Redefining the roles of leaders within organisation
The term leader is usually confused with a manager. A manager manages people, resources, and equipment to achieve organizational goal while a leader is a person who can inspire, motivate etc.
“Before you are a leader, success is all about growing yourself. When you become a leader, success is all about growing others.” —Jack Welch
Who is a leader?
Some people view leadership as a time to exercise all their power, while others believe that good leadership occurs when the organization meets and exceeds its KPIs regardless of the state of their subordinates and employees. Finally, some people view leadership as a position where only their voices matter.
Leaders create your company’s culture and will also be the biggest impact on your employee engagement.
Leaders are teachers who communicate openly with their employees, recognizing that communication goes both ways.
The leaders who will succeed in today’s business landscape are those with the ability to create a culture of innovation, encourage and recognize good ideas, and train employees to grow and solve problems creatively.
Roles of a leader
There are so many roles a leader performs. Some of them include:
How do we redefine the roles of leadership?
From an ethical and principled perspective, we want to redefine leadership from what is seen to be to become more service or value based. When we live in a world with conflicting goals and intentions, this is easier said than done, but the most effective leaders right today have the soft skills to connect and lead with compassion.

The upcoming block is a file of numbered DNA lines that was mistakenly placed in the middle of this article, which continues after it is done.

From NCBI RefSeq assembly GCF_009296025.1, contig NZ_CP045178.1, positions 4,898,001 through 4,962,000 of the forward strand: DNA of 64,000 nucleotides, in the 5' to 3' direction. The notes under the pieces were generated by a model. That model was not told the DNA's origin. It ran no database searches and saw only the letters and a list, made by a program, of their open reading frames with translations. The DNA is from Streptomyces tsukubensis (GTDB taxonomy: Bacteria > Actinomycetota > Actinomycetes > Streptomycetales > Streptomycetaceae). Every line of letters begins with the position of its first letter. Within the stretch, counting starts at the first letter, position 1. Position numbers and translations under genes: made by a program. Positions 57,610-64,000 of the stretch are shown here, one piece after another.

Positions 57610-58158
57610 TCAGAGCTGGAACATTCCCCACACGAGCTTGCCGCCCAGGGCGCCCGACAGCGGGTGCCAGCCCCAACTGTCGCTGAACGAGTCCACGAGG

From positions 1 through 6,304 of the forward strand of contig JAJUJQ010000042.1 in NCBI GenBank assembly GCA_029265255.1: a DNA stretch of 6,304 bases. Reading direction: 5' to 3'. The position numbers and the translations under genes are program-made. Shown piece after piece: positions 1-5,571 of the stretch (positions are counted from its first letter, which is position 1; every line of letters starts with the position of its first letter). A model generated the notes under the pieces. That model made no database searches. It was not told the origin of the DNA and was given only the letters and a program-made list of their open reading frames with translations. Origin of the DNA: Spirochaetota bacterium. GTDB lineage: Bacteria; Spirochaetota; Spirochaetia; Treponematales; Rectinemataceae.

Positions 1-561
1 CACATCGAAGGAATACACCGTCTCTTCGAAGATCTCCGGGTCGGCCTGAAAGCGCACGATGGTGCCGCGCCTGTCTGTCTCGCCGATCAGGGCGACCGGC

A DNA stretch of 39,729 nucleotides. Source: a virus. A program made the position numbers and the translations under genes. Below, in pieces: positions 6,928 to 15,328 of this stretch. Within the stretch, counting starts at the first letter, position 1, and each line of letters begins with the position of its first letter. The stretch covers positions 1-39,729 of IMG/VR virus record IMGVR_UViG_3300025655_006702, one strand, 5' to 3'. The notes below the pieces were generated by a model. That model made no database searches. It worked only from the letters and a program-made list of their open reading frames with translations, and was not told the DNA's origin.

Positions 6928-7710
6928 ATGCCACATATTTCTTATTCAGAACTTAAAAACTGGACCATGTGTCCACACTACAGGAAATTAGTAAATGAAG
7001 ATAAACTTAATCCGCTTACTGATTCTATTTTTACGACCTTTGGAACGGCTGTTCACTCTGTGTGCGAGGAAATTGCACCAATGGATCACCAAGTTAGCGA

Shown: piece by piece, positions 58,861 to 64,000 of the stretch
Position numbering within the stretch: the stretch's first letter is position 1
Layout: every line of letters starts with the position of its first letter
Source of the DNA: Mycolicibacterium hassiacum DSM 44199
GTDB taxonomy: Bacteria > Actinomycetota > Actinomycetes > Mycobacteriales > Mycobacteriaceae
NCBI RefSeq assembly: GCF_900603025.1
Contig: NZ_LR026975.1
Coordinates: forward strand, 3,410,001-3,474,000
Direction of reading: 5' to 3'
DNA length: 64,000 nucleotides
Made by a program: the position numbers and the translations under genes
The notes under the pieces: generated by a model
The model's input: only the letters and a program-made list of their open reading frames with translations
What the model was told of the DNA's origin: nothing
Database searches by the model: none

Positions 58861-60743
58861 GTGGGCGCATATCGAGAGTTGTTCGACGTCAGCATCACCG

Giving a new definition of leadership in your business and outlining the traits you wish to see in a leader in the organization's working environment is redefining leadership responsibilities. Most essential, we need modest leaders who understand that their role is to help and guide people rather than to micromanage them. In the current era of reskilling, a leader will be someone who acts in the service of others, motivating and enabling a group of employees to accomplish things on their own.
Some of the attributes of a service or value-based leadership are:
Leading with empathy – here you have a genuine interest in team members and employees’ lives, the challenges they face, and their feelings overall. Empathy is critical for all aspects of business, from creativity to innovation to retention. Most times leaders find it hard to show empathy as they simply can’t relate since they live in neighbourhoods with people like them, interact with other leaders for fun and their children go to school with other leader’s children. But being more aware could bridge that gap.
Lead by encouraging employees at all levels to think outside the box and come forward with ideas that can move the company forward. You encourage creative thinking and problem solving.
Training – Leaders should add new skill sets and identify with the new and changing nature of their employees. Also train workers at all levels by teaching them new skills.
Mentorship programs within the company that pair senior-level workers with new and entry-level employees. This would go a long in improving their communication.
The factory approach was used to create organizations in the past. Everyone had a profession that was both specialised and teachable. People on the front lines aren't supposed to think; they're supposed to act. Leaders' primary responsibilities were to boost efficiency and reduce expenses. Leaders and managers were in place to keep people in line, but in current economy, that strategy will not work.
Today's corporate environment necessitates innovative and unconventional thinking at all levels, and if workers can move from the old to the new era, their leadership may be redefined and modified to fit the new era as well.
In summary, organisations should constantly develop leadership traits among their employees, as leaders may be found in all levels. When there are leaders, things move smoothly.
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